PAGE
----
Inside Netflix’s ‘Project Power,’ a ‘refreshing’ take on the popular superhero movie genre
Project Power, which can be streamed starting Friday, is centered on a pill that enables takers to develop super abilities—though they don’t know what their power is until they’ve ingested it. As the pill causes escalating mayhem, a police officer (Joseph Gordon-Levitt) pairs up with teenage dealer Robin (Dominique Fishback) and a former soldier (Jamie Foxx) to stop the group behind it.
As one would expect, the film is full of special effects—but there’s also an element of reality that made the script appealing to directors Henry Joost and Ariel Schulman (Catfish, Paranormal Activity 3 and 4, Nerve), as well as Fishback.
“The superpowers are presented in a…relatively realistic way,” Joost tells Fortune. “There are these superpowers in this world, but they don’t happen by magic, and they don’t come from alien worlds—they come from a drug that was created by people. And like all drugs, it has really serious side effects. So if your power is to burst into flame, then you’re going to get really badly burnt, and you’re going to be very susceptible to cold after that.”
Joost and Schulman also appreciated that the story was character-driven and “human,” pointing to Robin in particular as someone who’s “unusual to have in this type of movie.”
Fishback agrees, saying that her character—who’s caught up in a messy situation but also has a loving relationship with her mother, happens to be a talented rapper, and isn’t exactly a “damsel in distress”—jumped out on the pages of the script itself.
“It wasn’t like I was going to have to fight for us to know her background, to know what her dreams are,” Fishback says.
New Orleans, the city where Project Power was shot and takes place, also serves as another character on-screen. The filmmakers scouted various locations before settling on New Orleans and eventually bringing screenwriter Mattson Tomlin there to incorporate the setting into the script.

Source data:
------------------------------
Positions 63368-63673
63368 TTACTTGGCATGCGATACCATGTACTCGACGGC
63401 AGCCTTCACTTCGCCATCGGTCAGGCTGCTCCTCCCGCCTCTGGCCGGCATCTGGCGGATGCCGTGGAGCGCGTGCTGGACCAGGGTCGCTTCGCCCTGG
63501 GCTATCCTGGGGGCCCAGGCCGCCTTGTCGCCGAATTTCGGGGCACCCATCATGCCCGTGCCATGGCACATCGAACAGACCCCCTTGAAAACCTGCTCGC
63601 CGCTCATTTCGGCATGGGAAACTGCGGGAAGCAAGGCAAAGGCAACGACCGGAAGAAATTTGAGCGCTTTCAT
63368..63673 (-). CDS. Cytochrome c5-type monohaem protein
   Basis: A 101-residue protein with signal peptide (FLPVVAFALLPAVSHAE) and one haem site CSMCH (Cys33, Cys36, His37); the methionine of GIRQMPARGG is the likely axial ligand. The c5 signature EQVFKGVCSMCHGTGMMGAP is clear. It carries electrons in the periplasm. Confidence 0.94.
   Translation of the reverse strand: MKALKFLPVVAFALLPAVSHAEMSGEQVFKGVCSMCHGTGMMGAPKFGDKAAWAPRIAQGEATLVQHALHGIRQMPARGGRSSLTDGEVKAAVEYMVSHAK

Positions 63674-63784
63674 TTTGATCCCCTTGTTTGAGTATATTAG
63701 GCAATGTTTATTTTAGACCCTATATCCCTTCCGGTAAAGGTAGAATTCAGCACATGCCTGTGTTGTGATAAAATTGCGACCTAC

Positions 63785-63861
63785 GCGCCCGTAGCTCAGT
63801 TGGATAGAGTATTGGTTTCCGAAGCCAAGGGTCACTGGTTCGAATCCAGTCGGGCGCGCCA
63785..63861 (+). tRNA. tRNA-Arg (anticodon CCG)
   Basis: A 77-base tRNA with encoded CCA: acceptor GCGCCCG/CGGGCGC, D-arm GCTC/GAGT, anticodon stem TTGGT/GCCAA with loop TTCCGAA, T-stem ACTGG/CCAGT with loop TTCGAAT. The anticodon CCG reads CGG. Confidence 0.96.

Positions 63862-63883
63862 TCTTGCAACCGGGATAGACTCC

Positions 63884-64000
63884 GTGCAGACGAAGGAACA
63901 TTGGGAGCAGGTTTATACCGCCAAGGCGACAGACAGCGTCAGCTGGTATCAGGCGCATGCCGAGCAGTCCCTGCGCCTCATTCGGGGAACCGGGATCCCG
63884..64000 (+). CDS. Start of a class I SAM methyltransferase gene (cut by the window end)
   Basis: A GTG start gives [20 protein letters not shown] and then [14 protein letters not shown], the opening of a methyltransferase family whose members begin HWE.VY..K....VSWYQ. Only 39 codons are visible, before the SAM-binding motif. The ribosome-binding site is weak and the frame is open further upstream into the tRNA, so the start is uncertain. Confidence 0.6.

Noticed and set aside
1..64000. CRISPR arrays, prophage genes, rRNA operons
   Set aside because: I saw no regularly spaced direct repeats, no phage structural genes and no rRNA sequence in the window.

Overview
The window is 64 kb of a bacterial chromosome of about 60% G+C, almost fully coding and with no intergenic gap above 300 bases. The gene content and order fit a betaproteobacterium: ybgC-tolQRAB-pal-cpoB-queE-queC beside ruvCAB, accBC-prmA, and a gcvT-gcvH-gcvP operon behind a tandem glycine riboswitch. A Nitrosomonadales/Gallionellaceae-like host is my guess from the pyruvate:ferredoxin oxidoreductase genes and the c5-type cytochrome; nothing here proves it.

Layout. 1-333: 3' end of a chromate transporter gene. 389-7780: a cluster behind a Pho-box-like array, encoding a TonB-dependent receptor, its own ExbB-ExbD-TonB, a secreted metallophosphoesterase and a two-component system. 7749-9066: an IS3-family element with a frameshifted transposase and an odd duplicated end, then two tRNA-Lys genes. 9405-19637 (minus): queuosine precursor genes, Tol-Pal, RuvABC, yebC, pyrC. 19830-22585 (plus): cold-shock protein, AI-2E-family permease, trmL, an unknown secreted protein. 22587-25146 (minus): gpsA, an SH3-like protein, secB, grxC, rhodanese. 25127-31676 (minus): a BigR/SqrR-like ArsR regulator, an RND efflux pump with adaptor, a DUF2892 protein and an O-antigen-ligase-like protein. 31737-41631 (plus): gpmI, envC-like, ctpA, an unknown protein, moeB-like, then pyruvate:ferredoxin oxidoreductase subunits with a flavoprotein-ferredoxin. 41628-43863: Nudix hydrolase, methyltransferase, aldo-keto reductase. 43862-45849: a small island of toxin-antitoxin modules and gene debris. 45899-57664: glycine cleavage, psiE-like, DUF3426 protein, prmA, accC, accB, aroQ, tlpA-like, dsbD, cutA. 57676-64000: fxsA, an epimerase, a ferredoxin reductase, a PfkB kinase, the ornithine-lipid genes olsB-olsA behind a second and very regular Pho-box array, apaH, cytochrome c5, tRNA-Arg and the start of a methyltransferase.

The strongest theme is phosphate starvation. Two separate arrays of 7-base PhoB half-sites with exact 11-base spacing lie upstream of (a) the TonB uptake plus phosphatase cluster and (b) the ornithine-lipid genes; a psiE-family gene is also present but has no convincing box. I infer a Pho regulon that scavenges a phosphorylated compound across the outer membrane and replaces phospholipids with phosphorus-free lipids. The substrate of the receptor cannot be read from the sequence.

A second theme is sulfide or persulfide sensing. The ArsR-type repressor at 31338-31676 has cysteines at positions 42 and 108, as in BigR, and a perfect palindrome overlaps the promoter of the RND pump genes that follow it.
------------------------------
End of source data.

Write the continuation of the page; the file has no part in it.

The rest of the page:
“We don’t like shooting cities and pretending they’re different cities,” Joost says, adding that they allowed the location to “rewrite” some scenes, including one they shot in an abandoned apartment complex that was repurposed by a local artist as an installation. “You couldn’t write it for that place, because how could you imagine that place? But once we scouted that, we said, ‘How can we tailor this scene for this incredible location?’
“You don’t get that kind of freedom if you’re not shooting in the place where the story takes place,” Joost notes.
Fishback, for her part, also spent some time talking with teenage girls at the New Orleans Center for Creative Arts to make her character feel more authentic. “I went through the whole script and I’m like, ‘How would you say that? Would you use this word? No? Okay, which word would you use?’”
There were other small attentions to detail as well. Fishback, who raps on film (and auditioned with Lisa “Left Eye” Lopes’s verses from TLC’s “No Scrubs”), points out that the woman who backs her up with some beatboxing in one scene is Chika, a real-life rapper who wrote Robin’s rhymes.
“It was really clever of [Schulman and Joost] to have that sweet little gem in there, for people who know Chika,” she says. “And then to find out that she’s the one who wrote all of Robin’s raps, it’s a nice way to pay homage to her and her talent.”
Realness aside, it wouldn’t be a movie about superpowers without some powers and action segments. One notable sequence puts a woman who essentially becomes a victim of the powerful pill at the forefront, while a massive fight breaks out around her. It wound up being the “most complex shot” in the movie, Joost says, involving a “detailed choreographed camera move” and taking about a year to complete the visual effects involved.
Even amid some of those arduous shoots, the atmosphere managed to remain light.
“I give Jamie Foxx a lot of credit for creating an energy on set that was really upbeat and really fun, because shooting a movie is long tedious hours into the cold, wet night, and it can really be a slog,” says Schulman. “At one point we were shooting 17 nights in a row, and his energy was always upbeat, he always had a boombox, he would DJ.”
“He never let the set die down,” Fishback says, describing Foxx’s ability to make people laugh as his superpower.
The film was finished remotely, with Netflix sending out computers and equipment to technicians—largely visual effects artists—as coronavirus-related lockdowns began.
“We were lucky that we had shot everything and that we had about 20% of the way to go,” says Schulman. “We finished the visual effects, the sound design, the editing, and the score all remotely using a handful of computer programs.”
The filmmakers, who are particularly proud of how some fire- and ice-related effects turned out, ultimately hope that audiences will find their new movie “refreshing.”
“It’s just an affirmation that within the genre you can still have grounded character drama and some social commentary,” Joost says.
Project Power can be streamed on Netflix starting Aug. 14.
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